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Laurie Adams and Casa Del Toro

Advocate helps former fighting dogs

The Humane Society of the United States

  • Laurie Adams (left) and Rep. Linda Lawson hold pit bull puppies Sukie and Arlo. Anne Sterling/The HSUS

When 109 pit bulls were seized last August in a raid on a large Indiana dogfighting ring, HSUS state director Anne Sterling knew exactly who to turn to for help in housing and rehabilitating the animals: who else but Laurie Adams, who runs Casa Del Toro, a small, home-based pit bull rescue and advocacy group in Indianapolis.

Nonstop Dedication

"She is absolutely wonderful, an instrumental partner who works her tail off," says Sterling. "The dogs ended up needing to be held over three months. Laurie transformed her facility into a beautiful kennel complex and her group worked closely with us to provide enrichment for many of the dogs. Now that they've been released, she and her volunteers have custody of 25 and she's working on rehabilitating them and getting them into permanent homes."

Adams, who has been working on behalf of pit bulls for more than 20 years, is a former field supervisor and kennel manager for the Indianapolis animal control program. She quit her job last October to devote her energies full time to rehabilitating and fostering fighting dogs.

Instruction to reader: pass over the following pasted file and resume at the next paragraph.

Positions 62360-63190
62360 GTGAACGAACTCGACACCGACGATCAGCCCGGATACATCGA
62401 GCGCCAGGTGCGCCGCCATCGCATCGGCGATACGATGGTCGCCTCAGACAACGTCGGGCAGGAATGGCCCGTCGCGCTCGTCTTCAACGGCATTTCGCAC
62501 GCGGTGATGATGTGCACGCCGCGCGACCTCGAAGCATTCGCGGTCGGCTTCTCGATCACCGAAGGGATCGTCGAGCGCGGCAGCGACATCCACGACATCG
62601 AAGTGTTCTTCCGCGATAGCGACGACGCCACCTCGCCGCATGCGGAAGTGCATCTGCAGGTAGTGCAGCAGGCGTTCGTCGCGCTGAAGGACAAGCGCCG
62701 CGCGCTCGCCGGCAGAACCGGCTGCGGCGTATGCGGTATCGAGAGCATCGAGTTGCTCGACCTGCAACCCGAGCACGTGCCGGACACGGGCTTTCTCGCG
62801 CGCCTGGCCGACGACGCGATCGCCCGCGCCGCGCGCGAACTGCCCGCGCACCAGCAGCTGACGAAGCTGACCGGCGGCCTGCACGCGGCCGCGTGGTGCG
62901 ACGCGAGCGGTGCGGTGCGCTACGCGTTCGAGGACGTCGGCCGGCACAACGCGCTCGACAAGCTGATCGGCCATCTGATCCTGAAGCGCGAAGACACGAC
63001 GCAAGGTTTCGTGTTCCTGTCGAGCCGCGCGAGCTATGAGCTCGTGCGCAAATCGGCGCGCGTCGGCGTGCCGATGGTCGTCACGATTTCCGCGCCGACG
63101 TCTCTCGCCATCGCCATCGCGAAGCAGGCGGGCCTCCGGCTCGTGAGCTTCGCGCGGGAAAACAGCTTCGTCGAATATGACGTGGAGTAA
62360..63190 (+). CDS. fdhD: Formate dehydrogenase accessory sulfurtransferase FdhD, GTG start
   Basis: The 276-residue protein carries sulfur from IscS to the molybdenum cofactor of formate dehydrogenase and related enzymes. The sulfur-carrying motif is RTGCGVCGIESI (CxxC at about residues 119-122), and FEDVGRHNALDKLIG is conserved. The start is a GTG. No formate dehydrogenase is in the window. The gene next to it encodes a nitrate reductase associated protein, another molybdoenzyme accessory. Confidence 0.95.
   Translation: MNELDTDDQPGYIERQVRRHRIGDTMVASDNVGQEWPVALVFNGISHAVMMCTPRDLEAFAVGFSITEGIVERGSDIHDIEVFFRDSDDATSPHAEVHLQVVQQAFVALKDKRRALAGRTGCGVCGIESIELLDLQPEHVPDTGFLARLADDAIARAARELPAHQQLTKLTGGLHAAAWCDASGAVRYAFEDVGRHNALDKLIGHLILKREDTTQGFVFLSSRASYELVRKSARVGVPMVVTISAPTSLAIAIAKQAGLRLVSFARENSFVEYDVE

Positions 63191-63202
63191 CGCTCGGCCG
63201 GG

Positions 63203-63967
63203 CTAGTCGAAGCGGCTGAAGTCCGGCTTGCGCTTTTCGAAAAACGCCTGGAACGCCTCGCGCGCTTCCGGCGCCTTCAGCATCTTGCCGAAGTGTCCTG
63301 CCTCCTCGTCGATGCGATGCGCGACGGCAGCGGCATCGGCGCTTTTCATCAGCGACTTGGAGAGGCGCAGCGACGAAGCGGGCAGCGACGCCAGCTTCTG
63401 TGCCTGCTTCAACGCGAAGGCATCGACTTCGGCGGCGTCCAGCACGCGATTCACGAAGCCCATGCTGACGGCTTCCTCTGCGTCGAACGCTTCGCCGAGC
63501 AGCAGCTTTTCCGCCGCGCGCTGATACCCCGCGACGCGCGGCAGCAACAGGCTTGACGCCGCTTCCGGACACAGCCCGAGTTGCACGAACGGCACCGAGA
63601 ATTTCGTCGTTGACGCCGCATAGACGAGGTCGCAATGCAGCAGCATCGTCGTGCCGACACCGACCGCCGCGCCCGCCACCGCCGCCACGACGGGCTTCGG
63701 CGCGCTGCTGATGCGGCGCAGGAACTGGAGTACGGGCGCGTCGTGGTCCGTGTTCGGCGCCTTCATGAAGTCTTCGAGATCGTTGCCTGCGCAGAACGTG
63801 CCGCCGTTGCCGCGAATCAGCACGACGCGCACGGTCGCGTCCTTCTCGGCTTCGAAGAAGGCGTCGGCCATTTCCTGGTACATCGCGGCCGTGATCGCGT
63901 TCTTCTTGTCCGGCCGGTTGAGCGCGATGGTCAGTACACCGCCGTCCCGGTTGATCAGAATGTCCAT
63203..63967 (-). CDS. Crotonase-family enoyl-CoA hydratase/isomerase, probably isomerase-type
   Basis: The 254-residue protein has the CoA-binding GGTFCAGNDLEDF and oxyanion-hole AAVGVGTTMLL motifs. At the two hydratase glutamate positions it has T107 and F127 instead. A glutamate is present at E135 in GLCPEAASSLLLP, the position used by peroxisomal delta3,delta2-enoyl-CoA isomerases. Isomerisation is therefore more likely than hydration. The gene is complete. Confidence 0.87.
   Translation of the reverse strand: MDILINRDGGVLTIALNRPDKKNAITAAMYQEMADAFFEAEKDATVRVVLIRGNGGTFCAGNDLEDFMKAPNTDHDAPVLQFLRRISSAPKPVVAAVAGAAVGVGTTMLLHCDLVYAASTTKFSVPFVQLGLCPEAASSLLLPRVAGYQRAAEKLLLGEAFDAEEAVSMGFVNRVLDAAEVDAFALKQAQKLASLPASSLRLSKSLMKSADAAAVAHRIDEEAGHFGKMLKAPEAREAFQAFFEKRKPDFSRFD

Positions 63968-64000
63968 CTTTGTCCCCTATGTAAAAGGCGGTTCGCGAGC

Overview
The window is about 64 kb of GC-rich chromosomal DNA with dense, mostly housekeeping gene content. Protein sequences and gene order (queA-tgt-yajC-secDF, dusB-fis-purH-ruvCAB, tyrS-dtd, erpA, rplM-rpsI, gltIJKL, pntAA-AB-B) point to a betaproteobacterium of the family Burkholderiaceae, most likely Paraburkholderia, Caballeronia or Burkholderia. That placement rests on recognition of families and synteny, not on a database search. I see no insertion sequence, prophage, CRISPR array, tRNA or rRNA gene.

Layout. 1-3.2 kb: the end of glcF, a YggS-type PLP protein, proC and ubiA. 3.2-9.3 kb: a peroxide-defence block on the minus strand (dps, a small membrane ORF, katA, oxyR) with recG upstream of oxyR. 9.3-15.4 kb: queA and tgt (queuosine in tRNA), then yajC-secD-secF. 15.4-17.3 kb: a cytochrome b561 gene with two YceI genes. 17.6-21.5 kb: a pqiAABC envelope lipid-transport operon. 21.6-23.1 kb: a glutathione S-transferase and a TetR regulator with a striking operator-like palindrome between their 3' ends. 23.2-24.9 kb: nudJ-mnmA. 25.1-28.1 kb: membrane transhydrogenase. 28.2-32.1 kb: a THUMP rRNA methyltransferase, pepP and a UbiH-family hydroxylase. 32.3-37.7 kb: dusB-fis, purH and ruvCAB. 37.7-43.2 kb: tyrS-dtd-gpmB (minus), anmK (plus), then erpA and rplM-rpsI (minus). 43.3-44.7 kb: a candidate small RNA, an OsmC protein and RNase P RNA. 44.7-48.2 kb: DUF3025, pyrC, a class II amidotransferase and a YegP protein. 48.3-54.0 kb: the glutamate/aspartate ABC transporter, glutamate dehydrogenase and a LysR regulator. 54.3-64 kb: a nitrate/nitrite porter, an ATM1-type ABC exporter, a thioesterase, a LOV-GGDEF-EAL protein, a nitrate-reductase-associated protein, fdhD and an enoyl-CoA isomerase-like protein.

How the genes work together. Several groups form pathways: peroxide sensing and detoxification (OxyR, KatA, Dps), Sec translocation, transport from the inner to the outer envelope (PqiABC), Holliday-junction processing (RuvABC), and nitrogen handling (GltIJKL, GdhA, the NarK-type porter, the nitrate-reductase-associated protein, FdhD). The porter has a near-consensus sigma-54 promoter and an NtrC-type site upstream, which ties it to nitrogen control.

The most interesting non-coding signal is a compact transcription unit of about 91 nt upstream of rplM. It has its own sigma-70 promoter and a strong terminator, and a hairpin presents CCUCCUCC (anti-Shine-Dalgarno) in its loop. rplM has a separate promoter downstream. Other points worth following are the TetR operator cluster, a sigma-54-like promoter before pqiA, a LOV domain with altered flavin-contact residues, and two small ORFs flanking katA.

Casa Del Toro, which relies solely on donations, also provides dog houses and supplies to "outside dogs" while encouraging owners to bring their animals inside to live as family pets. She also educates the public on humane laws and on ending indiscriminate breeding and overpopulation through spay and neuter programs. Her organization is a primary advocate and partner with The HSUS in pushing legislation through the state legislature to make attendance at animal fights a felony offense.

On her website, Adams explains what motivates her to spend more than two decades working on behalf of the much-maligned and highly abused breed.

"If you have ever looked at the cruel and inhumane manner that the dogs have suffered; if you have ever been able to not turn your head when you see an animal's face torn up, tattered and bloody, on the edge of death; if you have ever said someone has to help that poor animal, well, I am one of those someones," she writes.

"I don 't expect any recognition or praise, just a prayer for the dogs. That, in a nutshell, is why I do what I do."

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